Dental professionals are feeling the heat of staff shortages in the U.K. One-third of team members reported not getting breaks, and half reported worrying about how their exhaustion will affect patient care, according to recently released survey results.
Also, more than one-third of dental professionals reported that fear of legal issues stemming from staff shortages is negatively affecting their mental health, according to the results of a survey from Dental Protection, the trading name of the Medical Protection Society, which is a protection organization for 300,000 doctors, dentists, and healthcare professionals worldwide. The survey was completed by 1,379 dental professionals in the U.K.
“Dentistry is still a rewarding profession -- being able to improve oral health and the quality of life of the public is a privilege which instils a sense of professional satisfaction,” Dr. Yvonne Shaw, deputy dental director at Dental Protection, said in a press release. “However, morale in the profession seems to be at a low ebb, and wellbeing concerns are central to this.”
The workload is so heavy that 35% of professionals reported they were not able to take breaks during the day to eat or drink, according to the results. Of the respondents, 46% reported concerns that working with too little staff will negatively affect them from delivering quality care.
Meanwhile, 52% of dental professionals worry about how their exhaustion or burnout will affect patient care, according to the survey. Finally, 36% reported being worried that staff shortages will lead to legal issues.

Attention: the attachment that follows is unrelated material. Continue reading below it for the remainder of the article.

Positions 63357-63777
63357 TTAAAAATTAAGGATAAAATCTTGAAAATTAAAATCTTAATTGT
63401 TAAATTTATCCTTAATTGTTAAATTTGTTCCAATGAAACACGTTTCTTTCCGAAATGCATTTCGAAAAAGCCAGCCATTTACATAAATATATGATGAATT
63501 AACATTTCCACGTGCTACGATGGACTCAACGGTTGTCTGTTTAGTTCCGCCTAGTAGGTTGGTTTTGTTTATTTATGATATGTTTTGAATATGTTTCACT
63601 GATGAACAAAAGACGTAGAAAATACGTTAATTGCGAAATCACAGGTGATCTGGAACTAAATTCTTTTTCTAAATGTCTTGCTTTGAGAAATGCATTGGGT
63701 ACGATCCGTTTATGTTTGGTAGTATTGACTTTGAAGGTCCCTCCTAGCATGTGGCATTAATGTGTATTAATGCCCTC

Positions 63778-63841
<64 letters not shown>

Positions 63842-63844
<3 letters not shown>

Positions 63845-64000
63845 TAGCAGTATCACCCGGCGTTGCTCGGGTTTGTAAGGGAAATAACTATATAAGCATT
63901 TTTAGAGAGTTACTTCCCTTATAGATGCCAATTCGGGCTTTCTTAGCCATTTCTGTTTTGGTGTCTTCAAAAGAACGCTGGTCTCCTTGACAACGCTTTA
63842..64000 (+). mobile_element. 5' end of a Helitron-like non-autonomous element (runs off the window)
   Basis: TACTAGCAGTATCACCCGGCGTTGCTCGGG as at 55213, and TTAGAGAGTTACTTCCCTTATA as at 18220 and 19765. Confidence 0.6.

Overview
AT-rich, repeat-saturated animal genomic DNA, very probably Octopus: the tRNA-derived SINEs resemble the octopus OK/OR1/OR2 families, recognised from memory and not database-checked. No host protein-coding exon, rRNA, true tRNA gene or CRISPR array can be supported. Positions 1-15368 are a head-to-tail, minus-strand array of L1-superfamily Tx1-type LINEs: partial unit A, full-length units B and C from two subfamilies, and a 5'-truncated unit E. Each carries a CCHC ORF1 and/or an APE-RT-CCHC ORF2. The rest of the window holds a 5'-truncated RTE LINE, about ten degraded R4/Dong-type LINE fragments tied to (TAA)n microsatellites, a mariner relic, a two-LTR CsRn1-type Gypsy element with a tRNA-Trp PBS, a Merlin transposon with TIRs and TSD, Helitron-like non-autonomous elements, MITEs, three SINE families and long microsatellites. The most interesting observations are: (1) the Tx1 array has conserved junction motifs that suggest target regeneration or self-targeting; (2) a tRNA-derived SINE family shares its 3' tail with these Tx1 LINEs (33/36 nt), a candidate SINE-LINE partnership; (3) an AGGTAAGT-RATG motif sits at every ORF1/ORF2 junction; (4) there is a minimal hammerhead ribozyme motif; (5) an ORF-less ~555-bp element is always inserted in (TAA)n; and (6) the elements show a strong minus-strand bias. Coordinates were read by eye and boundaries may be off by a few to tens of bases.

“One of the many problems with staff shortages is the knock-on effect on the mental health of remaining staff who risk becoming exhausted and/or demotivated,” Shaw said. “Over half of our members tell us they are worrying about how exhaustion and burnout are impacting the safe delivery of patient care. The effect of not being able to provide optimum standards of care on any healthcare professional’s mental health -- due to external factors and pressures outside of their control -- cannot be overstated.”
Furthermore, some dental professionals responded to the survey anonymously, including this statement: “It is apparent to me that the dental industry is a hostile place to work. I fear answering my phone or checking my emails, waiting for developments in the dentolegal case against me, or heaven forbid any further cases should arise.”
Another dental professional said, “Being a young dentist, dentolegal issues are looming over my head. Especially from patients who have worked the system to their advantage and attempted the same techniques (esp. with young dentists or female dentists or dentists of colour). The anxiety has affected the way I work, my professional goals and physical wellbeing.”